One of the biggest debates for those of us in international business is which language, if any, is the most important to learn?
As Americans, we are fortunate to have our version of English be the overwhelmingly dominant lexicon of global commerce. We can slide by in most of Europe and get along real well in India.
Still, parts of Latin America can be challenging, as well as some of the Arab world, large portions of Africa, mainland China, and Japan.
Knowing that time is always short and learning a language does take time, what might bring the best ROI?
My thinking is Spanish first, Arabic second, and Chinese third.
As American ascendancy continues, Spanish-speaking folks are unquestionably becoming a bigger part of our Empire, both here at home and abroad. There is no reason to believe that this won't continue to be the case. A cool secret a lot of folks know is that a good command of Spanish makes it somewhat easy to get by in Brazil and, ultimately, learn Brazilian Portuguese.
The Arab Spring has unleashed a torrent of change, which will ultimately be accompanied by rising foreign investment, as new markets offer strong growth opportunities. Knowing Arabic could do nothing but help open new doors.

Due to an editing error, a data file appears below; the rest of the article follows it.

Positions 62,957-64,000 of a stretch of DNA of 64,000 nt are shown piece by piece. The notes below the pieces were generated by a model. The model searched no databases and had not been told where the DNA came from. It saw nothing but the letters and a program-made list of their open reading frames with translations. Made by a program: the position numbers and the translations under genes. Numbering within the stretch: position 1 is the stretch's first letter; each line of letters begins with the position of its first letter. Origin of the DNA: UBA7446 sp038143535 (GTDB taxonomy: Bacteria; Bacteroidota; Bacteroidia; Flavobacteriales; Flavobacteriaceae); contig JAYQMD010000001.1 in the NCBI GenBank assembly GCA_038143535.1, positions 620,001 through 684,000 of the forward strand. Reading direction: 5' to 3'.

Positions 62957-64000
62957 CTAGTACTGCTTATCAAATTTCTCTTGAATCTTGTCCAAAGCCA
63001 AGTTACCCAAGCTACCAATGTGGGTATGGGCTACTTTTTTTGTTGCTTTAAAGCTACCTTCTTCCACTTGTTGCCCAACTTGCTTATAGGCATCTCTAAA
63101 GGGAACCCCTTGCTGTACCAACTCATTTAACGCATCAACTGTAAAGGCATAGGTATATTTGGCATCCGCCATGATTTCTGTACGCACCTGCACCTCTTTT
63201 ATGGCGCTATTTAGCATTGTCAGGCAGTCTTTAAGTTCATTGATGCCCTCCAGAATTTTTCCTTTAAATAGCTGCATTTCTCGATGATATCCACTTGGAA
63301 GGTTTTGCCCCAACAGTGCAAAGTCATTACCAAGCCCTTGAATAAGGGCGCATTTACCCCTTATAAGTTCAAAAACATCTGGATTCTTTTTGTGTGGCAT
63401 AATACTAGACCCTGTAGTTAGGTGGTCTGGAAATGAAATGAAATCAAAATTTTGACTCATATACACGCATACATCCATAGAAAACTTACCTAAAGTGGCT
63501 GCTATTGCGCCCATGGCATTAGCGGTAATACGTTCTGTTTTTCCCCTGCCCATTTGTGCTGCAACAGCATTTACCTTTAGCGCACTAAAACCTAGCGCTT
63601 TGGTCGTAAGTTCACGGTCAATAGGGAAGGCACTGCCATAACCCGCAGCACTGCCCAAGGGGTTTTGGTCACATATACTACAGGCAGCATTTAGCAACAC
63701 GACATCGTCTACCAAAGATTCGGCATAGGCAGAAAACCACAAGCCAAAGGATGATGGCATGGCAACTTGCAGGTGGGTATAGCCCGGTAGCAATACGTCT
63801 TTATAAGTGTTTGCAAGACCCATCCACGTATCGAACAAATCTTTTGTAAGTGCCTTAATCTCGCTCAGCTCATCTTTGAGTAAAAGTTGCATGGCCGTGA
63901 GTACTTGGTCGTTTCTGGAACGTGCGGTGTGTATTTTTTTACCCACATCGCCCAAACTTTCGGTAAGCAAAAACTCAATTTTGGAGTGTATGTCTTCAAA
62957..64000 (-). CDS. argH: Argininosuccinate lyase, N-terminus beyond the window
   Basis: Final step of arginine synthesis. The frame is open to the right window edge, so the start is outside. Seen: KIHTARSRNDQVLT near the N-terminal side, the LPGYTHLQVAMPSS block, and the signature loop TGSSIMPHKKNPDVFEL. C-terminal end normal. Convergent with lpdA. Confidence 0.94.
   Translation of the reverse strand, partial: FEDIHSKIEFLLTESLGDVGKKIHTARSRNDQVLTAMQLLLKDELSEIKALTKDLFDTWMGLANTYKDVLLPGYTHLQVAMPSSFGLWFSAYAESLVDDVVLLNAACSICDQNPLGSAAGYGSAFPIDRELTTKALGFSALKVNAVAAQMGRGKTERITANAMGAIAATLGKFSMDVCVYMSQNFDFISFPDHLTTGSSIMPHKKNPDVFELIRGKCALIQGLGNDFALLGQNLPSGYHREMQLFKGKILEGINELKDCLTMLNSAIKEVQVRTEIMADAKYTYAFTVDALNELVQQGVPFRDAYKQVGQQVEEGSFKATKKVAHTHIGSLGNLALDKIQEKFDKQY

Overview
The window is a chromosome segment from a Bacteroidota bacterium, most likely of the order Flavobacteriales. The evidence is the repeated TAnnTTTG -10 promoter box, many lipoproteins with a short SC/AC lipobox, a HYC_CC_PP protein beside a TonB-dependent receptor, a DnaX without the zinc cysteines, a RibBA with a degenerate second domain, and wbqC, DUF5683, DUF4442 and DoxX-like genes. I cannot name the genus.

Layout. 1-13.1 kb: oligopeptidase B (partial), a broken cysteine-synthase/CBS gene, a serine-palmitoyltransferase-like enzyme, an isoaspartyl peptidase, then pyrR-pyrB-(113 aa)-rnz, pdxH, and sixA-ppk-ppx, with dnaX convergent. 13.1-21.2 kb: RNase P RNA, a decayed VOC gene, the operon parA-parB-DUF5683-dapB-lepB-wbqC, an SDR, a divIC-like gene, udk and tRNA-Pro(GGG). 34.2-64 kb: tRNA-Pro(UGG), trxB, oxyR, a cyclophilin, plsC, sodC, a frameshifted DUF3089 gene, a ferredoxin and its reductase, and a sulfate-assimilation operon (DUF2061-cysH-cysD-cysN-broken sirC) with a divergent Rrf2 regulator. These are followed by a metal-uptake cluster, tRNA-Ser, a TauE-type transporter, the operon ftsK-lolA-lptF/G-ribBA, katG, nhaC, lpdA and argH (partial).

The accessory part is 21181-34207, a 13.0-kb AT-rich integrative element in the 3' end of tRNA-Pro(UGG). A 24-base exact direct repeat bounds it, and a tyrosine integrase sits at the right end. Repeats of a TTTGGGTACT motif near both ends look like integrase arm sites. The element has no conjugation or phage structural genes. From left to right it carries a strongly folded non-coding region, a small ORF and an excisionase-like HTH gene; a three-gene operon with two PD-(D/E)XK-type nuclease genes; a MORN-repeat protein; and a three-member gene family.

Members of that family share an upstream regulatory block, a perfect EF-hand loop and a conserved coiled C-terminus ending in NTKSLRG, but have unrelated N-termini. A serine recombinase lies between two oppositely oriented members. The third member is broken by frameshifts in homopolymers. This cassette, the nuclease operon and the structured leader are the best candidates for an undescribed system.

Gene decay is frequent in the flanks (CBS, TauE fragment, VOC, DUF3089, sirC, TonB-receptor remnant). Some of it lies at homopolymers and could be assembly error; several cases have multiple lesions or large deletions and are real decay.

The rise of China has a lot of folks seeking to learn Chinese, or have their children do so. In a recent piece in the New York Times, Nicholas Kristof described learning Chinese as a life-long endeavor, where instead Spanish can be done well in a few years and Arabic in a couple more.
My son, who is a very good Spanish speaker, is beginning to plan for his study-abroad semester in college. He is leaning towards Mendoza, or possibly Santiago; with Cairo and Ramallah very close behind.
It makes one glad to have lived this long!